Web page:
Rhode Island leaders back statewide body camera program

GOV. DANIEL J. MCKEE and state leaders are pushing for passage of a state program that would equip about 1,700 of the state's patrol officers with body-worn cameras. / PBN PHOTO/CASSIUS SHUMAN

PROVIDENCE Rhode Island’s state leaders are aiming to equip about 1,700 police officers across the state with body-worn cameras over the next 12 to 18 months.

Gov. Daniel J. McKee joined with Attorney General Peter F. Neronha, Senate President Dominick J. Ruggerio, House Speaker K. Joseph Shekarchi, and State Police Superintendent Col. James Manni in announcing the collaborative program on Wednesday from the Statehouse.

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The program would cost $3 million to implement and another $3 million to sustain every year to ensure that police departments can purchase and deploy the cameras for a five-year, state-supported implementation period. Funding includes a commitment of up to $1 million from the R.I. Attorney General’s Office.

The state-supported five-year implementation period allows for cities and towns the time to budget for future maintenance of the program.

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The program requires the development of statewide policies to ensure the effective use of the cameras.

“Today, Rhode Island takes an important step forward in strengthening trust, accountability, and transparency between our police officers and the people they protect and serve,” said McKee. “I am proud to be part of a collaborative initiative that will help foster strong, positive community-police relations throughout the state.”

“For over two decades, every criminal case I have evaluated for potential prosecution as a state or federal prosecutor has come down to two critical questions: ‘What happened, and how do I prove what happened?’ If we cannot answer those questions, justice remains elusive, for everyone,” said Neronha. “Body-worn cameras thus can be a powerful tool in our efforts to deliver justice. They show us what happened. They promote accountability for police. They provide compelling evidence where prosecution of a member of the public is warranted. They build community trust.”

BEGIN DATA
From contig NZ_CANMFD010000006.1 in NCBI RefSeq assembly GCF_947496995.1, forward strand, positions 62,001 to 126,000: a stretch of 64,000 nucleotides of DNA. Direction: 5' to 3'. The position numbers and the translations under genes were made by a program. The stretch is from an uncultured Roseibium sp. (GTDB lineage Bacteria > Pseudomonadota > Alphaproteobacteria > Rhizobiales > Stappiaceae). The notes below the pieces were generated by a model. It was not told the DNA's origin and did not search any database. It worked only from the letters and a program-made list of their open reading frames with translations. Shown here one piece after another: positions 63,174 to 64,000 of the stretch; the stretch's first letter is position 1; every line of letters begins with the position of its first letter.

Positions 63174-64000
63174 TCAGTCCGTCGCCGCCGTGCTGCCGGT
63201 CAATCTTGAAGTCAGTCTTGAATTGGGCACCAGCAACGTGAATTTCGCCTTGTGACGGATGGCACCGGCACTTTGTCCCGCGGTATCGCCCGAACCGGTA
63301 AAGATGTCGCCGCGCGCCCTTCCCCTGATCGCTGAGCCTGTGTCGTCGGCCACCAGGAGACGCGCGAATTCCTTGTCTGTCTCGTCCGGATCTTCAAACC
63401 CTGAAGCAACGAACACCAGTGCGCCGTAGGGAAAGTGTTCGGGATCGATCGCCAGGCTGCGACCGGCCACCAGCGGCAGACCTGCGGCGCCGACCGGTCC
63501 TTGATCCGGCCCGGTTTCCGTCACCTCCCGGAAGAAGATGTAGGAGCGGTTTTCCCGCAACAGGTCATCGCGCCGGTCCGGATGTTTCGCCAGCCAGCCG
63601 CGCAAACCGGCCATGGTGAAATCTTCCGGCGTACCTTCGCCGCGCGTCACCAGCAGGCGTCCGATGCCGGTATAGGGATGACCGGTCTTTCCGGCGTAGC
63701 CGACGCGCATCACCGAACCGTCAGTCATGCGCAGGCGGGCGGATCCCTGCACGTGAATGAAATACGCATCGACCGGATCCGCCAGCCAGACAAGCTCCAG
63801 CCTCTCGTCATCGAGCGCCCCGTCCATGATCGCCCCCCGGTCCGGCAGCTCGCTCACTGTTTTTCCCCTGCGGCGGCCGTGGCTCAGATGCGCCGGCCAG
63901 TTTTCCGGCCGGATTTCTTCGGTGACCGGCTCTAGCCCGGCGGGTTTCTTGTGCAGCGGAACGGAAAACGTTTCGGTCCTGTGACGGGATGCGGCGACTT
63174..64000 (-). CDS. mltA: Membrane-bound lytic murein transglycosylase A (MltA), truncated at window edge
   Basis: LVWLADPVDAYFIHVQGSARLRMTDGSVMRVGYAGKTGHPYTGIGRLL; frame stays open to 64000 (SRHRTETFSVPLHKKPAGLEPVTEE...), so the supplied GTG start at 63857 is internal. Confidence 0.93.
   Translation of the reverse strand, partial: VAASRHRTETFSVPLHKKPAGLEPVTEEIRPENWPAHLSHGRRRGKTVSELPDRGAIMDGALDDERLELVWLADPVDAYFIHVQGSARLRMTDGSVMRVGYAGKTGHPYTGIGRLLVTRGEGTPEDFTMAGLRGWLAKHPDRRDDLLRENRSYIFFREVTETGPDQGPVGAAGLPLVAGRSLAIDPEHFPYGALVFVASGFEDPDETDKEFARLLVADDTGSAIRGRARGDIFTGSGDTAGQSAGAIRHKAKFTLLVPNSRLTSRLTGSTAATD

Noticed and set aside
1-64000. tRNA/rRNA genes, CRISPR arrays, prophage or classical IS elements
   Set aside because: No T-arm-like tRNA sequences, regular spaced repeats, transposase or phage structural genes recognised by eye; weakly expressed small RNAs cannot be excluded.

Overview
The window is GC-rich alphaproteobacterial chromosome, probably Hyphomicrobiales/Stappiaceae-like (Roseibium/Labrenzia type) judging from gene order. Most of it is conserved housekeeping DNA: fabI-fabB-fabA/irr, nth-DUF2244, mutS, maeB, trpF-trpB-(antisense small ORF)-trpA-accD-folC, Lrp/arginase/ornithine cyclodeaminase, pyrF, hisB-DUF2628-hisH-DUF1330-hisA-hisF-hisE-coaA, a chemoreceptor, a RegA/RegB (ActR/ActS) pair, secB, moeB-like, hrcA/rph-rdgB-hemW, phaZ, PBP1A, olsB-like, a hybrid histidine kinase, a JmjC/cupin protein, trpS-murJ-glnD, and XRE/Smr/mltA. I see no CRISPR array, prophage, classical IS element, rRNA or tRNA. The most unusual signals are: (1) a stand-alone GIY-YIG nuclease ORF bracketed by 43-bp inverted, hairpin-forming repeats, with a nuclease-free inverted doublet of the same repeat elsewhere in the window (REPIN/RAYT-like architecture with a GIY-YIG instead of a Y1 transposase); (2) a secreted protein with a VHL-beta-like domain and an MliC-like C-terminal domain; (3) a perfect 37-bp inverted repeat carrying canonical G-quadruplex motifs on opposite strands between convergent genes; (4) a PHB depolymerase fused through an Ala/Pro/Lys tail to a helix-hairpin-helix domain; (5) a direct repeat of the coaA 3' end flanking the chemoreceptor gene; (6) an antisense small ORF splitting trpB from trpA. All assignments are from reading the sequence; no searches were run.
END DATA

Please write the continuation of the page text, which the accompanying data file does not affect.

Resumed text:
The Attorney General’s office began developing the program in the fall of 2020 by working closely with the R.I. State Police and R.I. Police Chief’s Association, while also conducting its own research, including having discussions with body camera manufacturers.

Sen. Jonathon Acosta, D-Central Falls, a co-sponsor of the legislation, said, “There is an urgent need for reform and more functional oversight of policing. This a right first step in the direction of rebuilding the relationship between law enforcement and the communities they serve.”

“I am extremely enthusiastic about Rhode Island becoming a national leader by making us one of only a handful of states to equip all patrol officers with body cameras,” said Ruggerio. “Body cameras are a practical, effective means to improving police accountability and their relationships with the communities they serve.”

“I am pleased that, working with Gov. McKee, Attorney General Neronha and Senate President Ruggerio, funding for a statewide body camera program is included in this year’s budget and related legislation pertaining to the rollout will also be considered,” said Shekarchi. “The use of body cameras provides accountability and transparency, which are very important in law enforcement, and also builds trust within our communities.”

The state’s commitment to fund the program will be included in the budget that will be considered by the House Finance Committee Thursday night. No public hearing regarding the legislation has been set.

Cassius Shuman is a PBN staff writer. Contact him at Shuman@PBN.com.

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